USING THE SUN’S POWER – SOLAR ENERGY

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“We all need to move now into the world of new solar system”, said the famous Italian astronomer Galileo Galilei, on findings about the importance of sun and the moon of the Earth. After almost 500 years of his findings, the need for using sun’s energy was in top priority, given the climatic and environmental changes, that has affected our planet for the last 100 years or so. Trees and farmlands are being cleared for rapid urbanisation and development of towns and cities all over the world. All these unscrupulous things contributes to global warming.

In the last few years, scientists and environmentalists have envisioned using alternative sources or renewable sources of energy, as the non-renewable ones are going to be exhausted within 40-50 years. That has forced many governments in power in all countries to add energy policies to their agenda, including the judicious use of alternative sources of energy. Such forms of energy, is unlimited and will not be over, and can be replenished again and again. There are various forms of renewable sources of energy like – wind, solar, geothermal, ocean and tidal waves and so on. But, I am going to emphasise more on solar energy, the most important all-time available energy source, and how we can operate and use it judiciously for our daily activities.

Solar power or solar energy, is the energy emitted from the UV(ultra-violet) rays of the sun, which is harmful for human beings’ skin, but can play a vital role in lighting up solar powered energy devices. The sun is the brightest object in our solar system and gives a huge amount of light. The planets and the moon that we all see sometimes during an evening sky, is due to the reflection of the light emitted from the sun and not from their own light respectively. Hence, using solar power is cost effective and cheaper and reduces carbon emissions and harmful pollutants emitted into the Earth’s atmosphere.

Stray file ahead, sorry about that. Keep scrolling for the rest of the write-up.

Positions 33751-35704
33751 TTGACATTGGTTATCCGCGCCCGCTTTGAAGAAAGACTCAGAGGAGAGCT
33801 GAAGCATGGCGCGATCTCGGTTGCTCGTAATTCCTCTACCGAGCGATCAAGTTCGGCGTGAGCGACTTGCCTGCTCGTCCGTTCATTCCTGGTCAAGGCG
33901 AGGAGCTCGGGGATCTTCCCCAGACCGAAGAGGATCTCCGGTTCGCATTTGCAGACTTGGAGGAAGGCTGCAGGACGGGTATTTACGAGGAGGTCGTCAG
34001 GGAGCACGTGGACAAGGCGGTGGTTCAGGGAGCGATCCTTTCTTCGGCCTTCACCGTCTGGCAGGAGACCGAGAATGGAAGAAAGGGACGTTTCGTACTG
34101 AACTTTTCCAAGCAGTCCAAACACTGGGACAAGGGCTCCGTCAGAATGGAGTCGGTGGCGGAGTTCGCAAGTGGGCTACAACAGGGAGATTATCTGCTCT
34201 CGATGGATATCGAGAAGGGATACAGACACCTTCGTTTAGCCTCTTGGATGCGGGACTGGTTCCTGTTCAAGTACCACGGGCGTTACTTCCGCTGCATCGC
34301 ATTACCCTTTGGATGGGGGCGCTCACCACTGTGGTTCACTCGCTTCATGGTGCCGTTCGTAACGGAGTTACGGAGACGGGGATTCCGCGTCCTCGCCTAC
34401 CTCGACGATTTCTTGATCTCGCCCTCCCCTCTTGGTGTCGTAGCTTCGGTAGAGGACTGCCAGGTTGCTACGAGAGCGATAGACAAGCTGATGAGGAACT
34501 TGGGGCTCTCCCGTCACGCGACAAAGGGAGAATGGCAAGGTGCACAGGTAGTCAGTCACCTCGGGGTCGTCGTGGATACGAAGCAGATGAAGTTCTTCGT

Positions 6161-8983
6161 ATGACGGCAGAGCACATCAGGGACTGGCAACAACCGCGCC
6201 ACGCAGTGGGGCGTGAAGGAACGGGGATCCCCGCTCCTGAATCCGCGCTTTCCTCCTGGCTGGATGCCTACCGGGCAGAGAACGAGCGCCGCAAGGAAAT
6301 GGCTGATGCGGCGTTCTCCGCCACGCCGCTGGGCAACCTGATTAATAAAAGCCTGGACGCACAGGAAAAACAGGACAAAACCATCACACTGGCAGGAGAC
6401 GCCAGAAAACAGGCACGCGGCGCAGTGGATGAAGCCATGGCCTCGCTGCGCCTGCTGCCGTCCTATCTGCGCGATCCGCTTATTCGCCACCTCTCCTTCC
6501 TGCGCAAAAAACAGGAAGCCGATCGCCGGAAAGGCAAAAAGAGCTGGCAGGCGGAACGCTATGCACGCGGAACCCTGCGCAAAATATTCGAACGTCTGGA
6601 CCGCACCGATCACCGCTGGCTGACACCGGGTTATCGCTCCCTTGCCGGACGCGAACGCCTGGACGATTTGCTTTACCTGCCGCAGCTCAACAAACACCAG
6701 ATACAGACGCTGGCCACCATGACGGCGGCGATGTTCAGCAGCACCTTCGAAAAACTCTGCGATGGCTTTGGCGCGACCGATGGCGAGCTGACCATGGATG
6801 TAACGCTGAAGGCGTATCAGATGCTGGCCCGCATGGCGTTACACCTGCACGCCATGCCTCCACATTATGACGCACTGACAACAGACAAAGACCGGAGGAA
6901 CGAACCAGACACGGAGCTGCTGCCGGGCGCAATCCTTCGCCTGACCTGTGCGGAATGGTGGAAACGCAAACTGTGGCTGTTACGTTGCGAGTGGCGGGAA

India, being a large country and located near to the Tropic of Cancer, has long daylight hours. It has the highest potential of generating solar radiation. There is bright sunshine throughout the year, mostly in western India and the northern plains. Moreover, India is densely populated and has high solar insolation, which is an ideal combination for using solar power in India.

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In the solar energy sector, some large projects have been proposed, and a 35,000 km area of the Thar Desert and 10,000 km area have been set aside for solar power projects, which is sufficient to generate about 700 to 3000 GW(Gigawatts). On 16th May 2011, India’s first 5 MW of installed capacity solar power project was registered under the Clean Development Mechanism in Sivagangai Village, a small coastal village in Sivaganga district of Tamil Nadu.